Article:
Ford is launching a reality TV show dubbed *groan* Escape Routes, which will run for 6 weeks on NBC’s 8 P.M. Saturday night slot and on mun2 (a Hispanic network) at 11 P.M, starting on March 31st. Participants will ostensibly drive around in the 2013 Escape as overly dramatic music and poorly scripted lines spew forth. As if the concept weren’t nauseating enough, participants on the show will apparently interact with fans of the show online to “tap into the fabric of the local culture”.
Ford’s previous campaigns, like the Fiesta Movement and the Focus Rally, were touted by a number of
maladroit geeks social media experts, but for all the millions of” impressions” generated by the Fiesta Movement, for example, the Fiesta’s tenure in America hasn’t been the most stable. Sales were up in 2011, but Ford’s supply of the car was said to be 126 days at the end of the year. As for March 1st, Ford had an 82 day supply of Fiestas, but as of February 1st, it was still at 127.
The issue with campaigns like Escape Routes is that they have the potential to seem contrived, cheesy and worst of all today – inauthentic. One has to wonder what kind of ROI Ford expects with these sorts of campaigns. The Fiesta was an all-new product competing in a relatively immature segment in our market. But the Escape is a strong seller even after retaining the same design and packaging over the last geological era. There is significant brand equity with the nameplate even if the car is completely different. This TV show can’t be cheap to produce, and one has to wonder if A) people are really going to tune into this program B) if the show will be discovered as a giant marketing exercise by Ford C) if there will be a backlash against such an invasive marketing effort.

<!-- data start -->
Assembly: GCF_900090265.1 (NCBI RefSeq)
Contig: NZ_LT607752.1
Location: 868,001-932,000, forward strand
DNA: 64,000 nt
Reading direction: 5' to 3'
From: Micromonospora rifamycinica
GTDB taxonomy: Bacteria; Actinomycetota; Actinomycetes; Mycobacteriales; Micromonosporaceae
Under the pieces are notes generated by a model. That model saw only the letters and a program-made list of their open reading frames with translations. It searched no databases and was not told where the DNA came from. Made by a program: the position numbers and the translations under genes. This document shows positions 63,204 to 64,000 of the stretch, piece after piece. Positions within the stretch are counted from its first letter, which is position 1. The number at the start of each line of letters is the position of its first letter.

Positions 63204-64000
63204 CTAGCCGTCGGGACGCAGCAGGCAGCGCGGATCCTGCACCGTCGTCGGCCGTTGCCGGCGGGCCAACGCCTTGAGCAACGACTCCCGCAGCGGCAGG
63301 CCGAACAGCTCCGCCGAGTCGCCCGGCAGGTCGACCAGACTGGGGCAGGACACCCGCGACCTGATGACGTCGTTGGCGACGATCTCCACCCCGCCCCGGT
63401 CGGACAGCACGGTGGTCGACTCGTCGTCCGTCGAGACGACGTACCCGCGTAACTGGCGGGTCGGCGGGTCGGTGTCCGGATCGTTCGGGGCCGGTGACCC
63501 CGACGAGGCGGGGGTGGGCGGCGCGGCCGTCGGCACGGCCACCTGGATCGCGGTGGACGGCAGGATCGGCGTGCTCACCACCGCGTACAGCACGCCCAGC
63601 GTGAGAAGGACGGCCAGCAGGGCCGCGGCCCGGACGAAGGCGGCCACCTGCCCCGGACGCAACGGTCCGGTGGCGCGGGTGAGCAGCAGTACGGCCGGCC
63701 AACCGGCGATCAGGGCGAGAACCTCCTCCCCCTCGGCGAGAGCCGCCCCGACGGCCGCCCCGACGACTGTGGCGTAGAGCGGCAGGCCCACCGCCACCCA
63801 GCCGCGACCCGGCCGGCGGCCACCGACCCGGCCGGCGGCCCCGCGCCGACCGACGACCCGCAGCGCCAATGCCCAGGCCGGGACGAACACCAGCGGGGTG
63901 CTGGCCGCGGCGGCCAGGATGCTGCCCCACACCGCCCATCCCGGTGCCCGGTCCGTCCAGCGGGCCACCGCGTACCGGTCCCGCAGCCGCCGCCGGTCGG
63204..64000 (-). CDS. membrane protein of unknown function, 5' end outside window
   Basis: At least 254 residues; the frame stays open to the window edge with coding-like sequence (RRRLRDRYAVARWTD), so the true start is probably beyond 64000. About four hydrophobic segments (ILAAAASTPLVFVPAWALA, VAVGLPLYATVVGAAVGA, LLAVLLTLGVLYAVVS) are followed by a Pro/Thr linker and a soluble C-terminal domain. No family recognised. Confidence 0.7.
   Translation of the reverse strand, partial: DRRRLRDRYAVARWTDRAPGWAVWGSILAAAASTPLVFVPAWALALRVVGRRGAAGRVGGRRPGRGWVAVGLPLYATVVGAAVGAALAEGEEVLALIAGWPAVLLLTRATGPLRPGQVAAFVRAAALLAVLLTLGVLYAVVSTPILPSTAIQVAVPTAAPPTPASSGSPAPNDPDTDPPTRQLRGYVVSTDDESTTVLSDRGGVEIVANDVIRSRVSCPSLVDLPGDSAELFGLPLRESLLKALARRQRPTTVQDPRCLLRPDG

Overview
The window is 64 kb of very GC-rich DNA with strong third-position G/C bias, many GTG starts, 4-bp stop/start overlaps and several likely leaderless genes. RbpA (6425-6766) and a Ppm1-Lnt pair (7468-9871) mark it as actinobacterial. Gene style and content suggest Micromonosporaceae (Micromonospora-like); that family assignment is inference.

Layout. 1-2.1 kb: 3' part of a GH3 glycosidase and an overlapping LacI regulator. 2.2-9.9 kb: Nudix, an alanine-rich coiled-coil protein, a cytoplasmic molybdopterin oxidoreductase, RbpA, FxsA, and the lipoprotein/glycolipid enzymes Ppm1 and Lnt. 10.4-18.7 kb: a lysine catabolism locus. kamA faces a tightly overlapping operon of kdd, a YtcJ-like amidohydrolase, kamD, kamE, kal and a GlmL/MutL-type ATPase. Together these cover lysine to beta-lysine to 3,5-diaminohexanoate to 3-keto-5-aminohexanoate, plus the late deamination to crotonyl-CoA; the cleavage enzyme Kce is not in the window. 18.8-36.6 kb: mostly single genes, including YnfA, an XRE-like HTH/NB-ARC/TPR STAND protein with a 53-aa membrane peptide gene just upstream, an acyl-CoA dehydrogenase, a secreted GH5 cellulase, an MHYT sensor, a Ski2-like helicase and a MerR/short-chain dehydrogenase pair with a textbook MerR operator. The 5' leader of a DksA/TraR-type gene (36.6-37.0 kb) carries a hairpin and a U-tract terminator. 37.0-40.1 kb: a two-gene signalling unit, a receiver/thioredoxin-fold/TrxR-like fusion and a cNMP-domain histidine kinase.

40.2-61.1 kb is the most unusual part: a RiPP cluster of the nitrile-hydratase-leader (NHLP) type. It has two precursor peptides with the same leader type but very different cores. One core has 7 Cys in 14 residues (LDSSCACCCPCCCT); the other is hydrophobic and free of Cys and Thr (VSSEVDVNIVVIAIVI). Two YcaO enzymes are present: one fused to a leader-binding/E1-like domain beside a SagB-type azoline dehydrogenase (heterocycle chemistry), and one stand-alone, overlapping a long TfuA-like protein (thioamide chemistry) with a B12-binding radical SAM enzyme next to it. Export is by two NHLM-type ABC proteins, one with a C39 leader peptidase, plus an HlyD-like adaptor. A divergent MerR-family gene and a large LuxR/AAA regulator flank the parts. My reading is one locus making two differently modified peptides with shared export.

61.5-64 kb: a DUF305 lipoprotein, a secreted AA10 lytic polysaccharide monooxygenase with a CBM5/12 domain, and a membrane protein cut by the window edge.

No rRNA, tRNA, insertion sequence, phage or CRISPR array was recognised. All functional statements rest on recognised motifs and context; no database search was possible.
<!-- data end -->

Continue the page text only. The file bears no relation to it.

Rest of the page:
As optimistic as I am about the new Escape, I can’t help but roll my eyes at the whole notion of a derivative rally program designed to promote a new car that in all likelihood can stand on its own merits as an American-made, fuel-efficient SUV/CUV that has some very advanced technology. Is such a well, goofy, marketing strategy really necessary, or is Ford simply lost in another bout of navel-gazing, egged on by
charlatans social media and other nebulous “creative class” types?